Jurisdiction - Singapore
Reports and Analysis
Singapore- Incorporating A Company.

28 April, 2014

 

Legal News & Analysis – Asia Pacific – Singapore – Corporate/M&A

 

Foreign companies that decide to carry on business in Singapore either set up a branch office or incorporate a subsidiary:

 

  • Branch Office: The foreign company registers with the Accounting and Corporate Regulatory Authority (“ACRA“) to carry on business in Singapore. This Singapore branch of the foreign company is not a separate legal entity as it is considered to be merely an extension of the foreign company that is incorporated outside Singapore.
  • Subsidiary: A locally incorporated company with the shareholder being the foreign company. It is a separate legal entity from the foreign company.

Setting Up A Branch In Singapore


To register itself as a branch, the foreign company must appoint two local agents in Singapore to act on its behalf. The agents must be ordinarily resident in Singapore. A foreign company must file its annual report and the audited accounts of its Singaporean branch within two months after its annual general meeting or within seven months from the end of its financial year.


Incorporating A Company In Singapore


The key requirements for incorporating a subsidiary in Singapore are as follows:

 

  • At Least One Shareholder: A foreign company may hold all the shares of its Singapore subsidiary. The minimum share capital is SGD 1.
  • At Least One Director: There is no restriction on the number of foreign directors that a company may have.
  • A Company Secretary: The company secretary will handle all the necessary regulatory compliance required for companies. No professional qualifications are required, although many companies appoint a professional corporate secretarial agent to the post.
  • An Auditor: It must have an auditor and must file annual audited accounts with ACRA.
  • A Registered Office: Every company incorporated in Singapore must have a registered office in Singapore manned by the company secretary or his agent or clerk at which certain specified records must be kept. The registered office also serves as the address to which legal process may be served on the company. The office must be accessible to the public for not less than three hours daily during normal working days of the week, excluding Saturdays, Sundays, and public holidays.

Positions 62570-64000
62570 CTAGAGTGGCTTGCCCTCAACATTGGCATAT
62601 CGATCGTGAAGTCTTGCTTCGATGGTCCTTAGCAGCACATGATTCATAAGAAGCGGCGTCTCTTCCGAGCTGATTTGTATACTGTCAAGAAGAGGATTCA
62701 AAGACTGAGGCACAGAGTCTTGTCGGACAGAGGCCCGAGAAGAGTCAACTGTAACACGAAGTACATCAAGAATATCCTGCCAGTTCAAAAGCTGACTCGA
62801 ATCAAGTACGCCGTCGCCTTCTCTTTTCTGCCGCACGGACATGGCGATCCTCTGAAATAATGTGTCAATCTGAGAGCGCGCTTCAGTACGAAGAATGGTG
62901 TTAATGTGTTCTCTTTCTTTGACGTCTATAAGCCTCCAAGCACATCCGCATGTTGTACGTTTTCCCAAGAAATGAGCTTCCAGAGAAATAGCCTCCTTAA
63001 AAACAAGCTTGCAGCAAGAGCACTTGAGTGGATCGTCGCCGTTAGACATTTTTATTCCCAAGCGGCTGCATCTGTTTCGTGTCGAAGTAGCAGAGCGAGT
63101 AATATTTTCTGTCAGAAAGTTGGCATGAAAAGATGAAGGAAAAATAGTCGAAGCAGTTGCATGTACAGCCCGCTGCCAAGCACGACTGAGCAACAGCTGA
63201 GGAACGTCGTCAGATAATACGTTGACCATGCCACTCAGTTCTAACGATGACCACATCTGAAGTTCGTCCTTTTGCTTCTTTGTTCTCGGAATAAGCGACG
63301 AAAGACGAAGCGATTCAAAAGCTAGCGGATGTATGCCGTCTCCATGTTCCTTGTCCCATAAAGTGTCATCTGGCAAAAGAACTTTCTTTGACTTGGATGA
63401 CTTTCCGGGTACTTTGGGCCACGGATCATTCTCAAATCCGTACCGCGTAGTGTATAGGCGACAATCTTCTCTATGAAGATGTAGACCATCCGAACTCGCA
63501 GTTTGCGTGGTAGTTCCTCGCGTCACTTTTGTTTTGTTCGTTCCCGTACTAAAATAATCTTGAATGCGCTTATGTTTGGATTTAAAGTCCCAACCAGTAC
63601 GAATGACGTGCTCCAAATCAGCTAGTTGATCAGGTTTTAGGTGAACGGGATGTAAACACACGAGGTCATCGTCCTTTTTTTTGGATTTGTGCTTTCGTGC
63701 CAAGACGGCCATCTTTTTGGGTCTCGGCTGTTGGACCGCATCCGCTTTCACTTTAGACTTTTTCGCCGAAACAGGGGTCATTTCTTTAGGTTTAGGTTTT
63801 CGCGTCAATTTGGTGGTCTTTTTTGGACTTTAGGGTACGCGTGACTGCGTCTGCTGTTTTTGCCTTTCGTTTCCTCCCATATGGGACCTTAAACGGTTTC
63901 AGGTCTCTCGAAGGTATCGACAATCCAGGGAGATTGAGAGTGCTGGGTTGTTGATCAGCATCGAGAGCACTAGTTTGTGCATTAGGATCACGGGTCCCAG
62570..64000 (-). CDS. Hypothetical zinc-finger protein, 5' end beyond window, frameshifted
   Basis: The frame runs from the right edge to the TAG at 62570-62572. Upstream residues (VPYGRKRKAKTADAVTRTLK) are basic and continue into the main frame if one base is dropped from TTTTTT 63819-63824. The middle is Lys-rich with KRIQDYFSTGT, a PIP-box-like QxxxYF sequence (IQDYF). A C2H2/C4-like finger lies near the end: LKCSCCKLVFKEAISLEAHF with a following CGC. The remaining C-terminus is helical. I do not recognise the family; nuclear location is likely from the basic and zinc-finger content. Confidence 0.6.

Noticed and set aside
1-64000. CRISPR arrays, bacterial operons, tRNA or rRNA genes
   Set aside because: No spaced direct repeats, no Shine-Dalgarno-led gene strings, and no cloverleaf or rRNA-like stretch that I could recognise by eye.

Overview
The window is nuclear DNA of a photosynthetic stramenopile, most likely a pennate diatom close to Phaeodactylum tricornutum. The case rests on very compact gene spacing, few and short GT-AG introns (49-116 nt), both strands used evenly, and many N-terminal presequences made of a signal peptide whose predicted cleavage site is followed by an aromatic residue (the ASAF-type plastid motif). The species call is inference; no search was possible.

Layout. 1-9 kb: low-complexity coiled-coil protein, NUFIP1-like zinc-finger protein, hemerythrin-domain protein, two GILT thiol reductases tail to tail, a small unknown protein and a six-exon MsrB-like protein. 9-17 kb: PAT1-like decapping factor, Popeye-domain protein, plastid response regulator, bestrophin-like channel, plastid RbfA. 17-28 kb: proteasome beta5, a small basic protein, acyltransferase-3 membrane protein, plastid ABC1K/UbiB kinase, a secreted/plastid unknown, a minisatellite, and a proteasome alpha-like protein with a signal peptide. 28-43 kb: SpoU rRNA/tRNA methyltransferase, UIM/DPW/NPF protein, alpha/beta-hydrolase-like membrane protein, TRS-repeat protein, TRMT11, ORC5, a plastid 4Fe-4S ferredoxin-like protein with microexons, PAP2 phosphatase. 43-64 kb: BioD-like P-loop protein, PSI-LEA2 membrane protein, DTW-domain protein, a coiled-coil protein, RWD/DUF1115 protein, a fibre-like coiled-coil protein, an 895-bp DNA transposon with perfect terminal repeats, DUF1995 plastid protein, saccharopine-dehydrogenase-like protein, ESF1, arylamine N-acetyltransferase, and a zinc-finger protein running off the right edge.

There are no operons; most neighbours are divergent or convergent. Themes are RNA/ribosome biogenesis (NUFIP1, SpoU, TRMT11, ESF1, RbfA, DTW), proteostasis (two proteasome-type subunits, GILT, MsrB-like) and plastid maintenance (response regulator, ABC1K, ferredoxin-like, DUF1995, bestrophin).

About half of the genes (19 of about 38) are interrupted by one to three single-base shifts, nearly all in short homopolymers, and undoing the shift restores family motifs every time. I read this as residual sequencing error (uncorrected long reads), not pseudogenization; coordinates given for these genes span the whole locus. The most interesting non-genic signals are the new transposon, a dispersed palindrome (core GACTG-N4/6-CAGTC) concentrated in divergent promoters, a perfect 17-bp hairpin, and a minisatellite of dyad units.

The company secretary and at least one of the directors must be ordinarily resident in Singapore.


Once incorporated, a company must comply with various formalities such as statutory requirements for general meetings, appointment of directors, company secretary, and share allotments. Annual returns must also be filed.


The procedure for incorporation involves applying for approval and reservation of a company name, and submitting the required fees and documents for incorporation. The approval process usually takes a day.


Carrying On Business


There are relatively few restrictions on the kind of activities that may be carried out by a foreign company in Singapore, although some may require licensing by the appropriate government authority. Accordingly, a company may, notwithstanding foreign ownership or control, carry on all activities that its Singaporean-owned and controlled counterpart may carry on. There are, however, restrictions on a foreign-owned or controlled company’s powers to own land in Singapore. There are also restrictions on foreign ownership in certain key industries such as defence and the media.

 

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For further information, please contact:

 

Rachel Eng, Partner, WongPartnership
rachel.eng@wongpartnership.com


Teck Howe Tan, Partner, WongPartnership

teckhowe.tan@wongpartnership.com


Kah Keong Low, Partner, WongPartnership

kahkeong.low@wongpartnership.com

 

WongPartnership Corporate/M&A Profile in Singapore

 

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